Within this context, the Mayor of Greater Manchester, Andy Burnham, pledged to conduct some form of evaluation pilot of an income guarantee. A micro pilot evaluation in GM could help explore the benefits and limitations of a basic income system whilst stimulating public debate on the issue and on the adequacy of current welfare. Such a policy may also be relevant to the ‘levelling up’ agenda, or at least does not further exacerbate inequalities between regions and localities, by putting money into the real economy through people’s pockets locally. The relative merits or pitfalls of direct cash payments compared to other stimulus measures such as quantitative easing more broadly require greater evaluation in terms of whether they spatially or socio-economically foster more inclusive growth, rather than predominantly benefiting more affluent people or areas, and regarding how inflationary effects are differentially felt.
Although a local pilot project may not provide a full evaluation in terms of understanding broader macro-economic effects, knowledge of how basic income affects issues such as consumption patterns, debts and savings could still provide important insights into the likely economic effects of a guaranteed basic income.
Design criteria and evaluation of a basic income scheme in GM
Our report examines the feasibility of a ‘micro’ pilot in the UK, particularly options for structuring such a payment system and the evaluating of its scope in Greater Manchester. Basic income proposals vary in their design across dimensions such as eligibility criteria, recipient unit, conditionality, generosity, and frequency of payment. Proposals also differ in terms of how they interact with the current benefit and tax system. Despite a lack of agreement in terms of what such a payment system should look like and how generous it should be, there is general consensus that a UK guaranteed basic income should be a cash transfer paid monthly to individuals rather than households.
We propose the following recommendations for a micro pilot study in GM:
• Although large scale randomised control trial (RCT) projects permit the strongest claims regarding policy effects, they are expensive and logistically intense. A smaller scale qualitatively focused micro pilot study may be more financially viable in GM.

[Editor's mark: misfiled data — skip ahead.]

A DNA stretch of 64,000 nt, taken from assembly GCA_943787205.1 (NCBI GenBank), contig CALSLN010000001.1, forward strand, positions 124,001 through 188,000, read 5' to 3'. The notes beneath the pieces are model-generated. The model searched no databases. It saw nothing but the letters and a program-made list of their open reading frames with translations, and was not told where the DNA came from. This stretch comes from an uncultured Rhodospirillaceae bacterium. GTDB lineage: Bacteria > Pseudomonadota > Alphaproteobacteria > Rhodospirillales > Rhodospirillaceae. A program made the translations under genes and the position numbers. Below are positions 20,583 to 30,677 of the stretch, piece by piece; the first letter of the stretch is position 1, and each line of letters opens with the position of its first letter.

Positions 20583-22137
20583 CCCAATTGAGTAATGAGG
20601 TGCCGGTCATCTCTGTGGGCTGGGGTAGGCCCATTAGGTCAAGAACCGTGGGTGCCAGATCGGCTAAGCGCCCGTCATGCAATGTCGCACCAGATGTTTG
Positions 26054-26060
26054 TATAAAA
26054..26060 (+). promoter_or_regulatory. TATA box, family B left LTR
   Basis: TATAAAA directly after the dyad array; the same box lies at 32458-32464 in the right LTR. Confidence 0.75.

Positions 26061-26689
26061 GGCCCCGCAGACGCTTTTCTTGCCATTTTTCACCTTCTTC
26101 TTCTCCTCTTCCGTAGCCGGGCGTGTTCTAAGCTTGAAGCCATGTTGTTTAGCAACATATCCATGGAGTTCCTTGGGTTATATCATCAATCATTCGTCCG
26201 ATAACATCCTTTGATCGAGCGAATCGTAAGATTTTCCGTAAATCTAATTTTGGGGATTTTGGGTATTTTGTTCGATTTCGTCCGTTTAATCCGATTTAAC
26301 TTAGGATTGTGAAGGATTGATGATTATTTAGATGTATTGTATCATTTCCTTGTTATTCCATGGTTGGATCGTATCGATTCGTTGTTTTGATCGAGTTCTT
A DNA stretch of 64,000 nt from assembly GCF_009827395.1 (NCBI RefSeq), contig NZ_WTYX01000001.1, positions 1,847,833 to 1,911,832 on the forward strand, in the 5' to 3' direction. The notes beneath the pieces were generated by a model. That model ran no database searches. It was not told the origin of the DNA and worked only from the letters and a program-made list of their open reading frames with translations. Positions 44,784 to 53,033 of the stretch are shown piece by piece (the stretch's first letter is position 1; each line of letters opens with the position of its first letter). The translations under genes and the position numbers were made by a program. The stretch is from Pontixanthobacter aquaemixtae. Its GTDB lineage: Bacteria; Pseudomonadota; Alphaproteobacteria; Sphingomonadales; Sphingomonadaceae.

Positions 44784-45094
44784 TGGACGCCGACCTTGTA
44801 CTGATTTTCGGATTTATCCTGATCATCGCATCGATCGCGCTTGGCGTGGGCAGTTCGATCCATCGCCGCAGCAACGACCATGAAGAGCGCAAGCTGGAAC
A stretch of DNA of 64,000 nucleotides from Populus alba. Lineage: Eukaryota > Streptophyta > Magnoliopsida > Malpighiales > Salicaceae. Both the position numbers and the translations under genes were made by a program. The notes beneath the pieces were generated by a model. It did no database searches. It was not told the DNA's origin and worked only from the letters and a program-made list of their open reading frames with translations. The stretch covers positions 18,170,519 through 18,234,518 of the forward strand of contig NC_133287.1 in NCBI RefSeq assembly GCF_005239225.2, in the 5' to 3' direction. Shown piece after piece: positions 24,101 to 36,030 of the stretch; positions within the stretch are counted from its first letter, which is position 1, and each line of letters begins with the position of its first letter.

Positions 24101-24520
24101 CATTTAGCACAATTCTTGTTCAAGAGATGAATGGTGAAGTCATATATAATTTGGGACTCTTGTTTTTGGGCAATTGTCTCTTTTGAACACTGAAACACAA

• A top-up additional micro payment to current welfare is also more feasible than a replacement system, given the level of central government and institutional support required for a more extensive policy change. At the same time how this affects other means-tested benefit receipt requires consideration so that such a payment provides a net financial gain to recipients.
• A clear financial model of how a proposed pilot will be funded is required since funding will be a major constraining factor on the scope of the payment and study. There may be a need to consider innovative ways of crowd or benefactor support in the absence of central government funding.
• Given levels of in-work poverty in GM, the micro pilot should not be limited to those outside employment but should also include employed participants below a given individual low wage or household income threshold level.
• Prior to implementation, some form of ethical approval process should be undertaken to mitigate potential implementation and research ethics issues.
A micro trial of basic income could help policymakers explore a variety of topics such as the potential impact on inequality, poverty and work, but also the intersections between financial and personal health and wellbeing, effects on household budgeting and expenditure, time usage, the division of paid and unpaid work within households and gender equality. Policy evaluation beyond a pilot nonetheless needs to consider how a guaranteed income policy would sit in a broader welfare system and the regulatory context. Although existing international studies may provide some insights, it is for this reason that a domestic based study is required to understand more about how such a policy would function within the UK ‘s social, economic and regulatory context.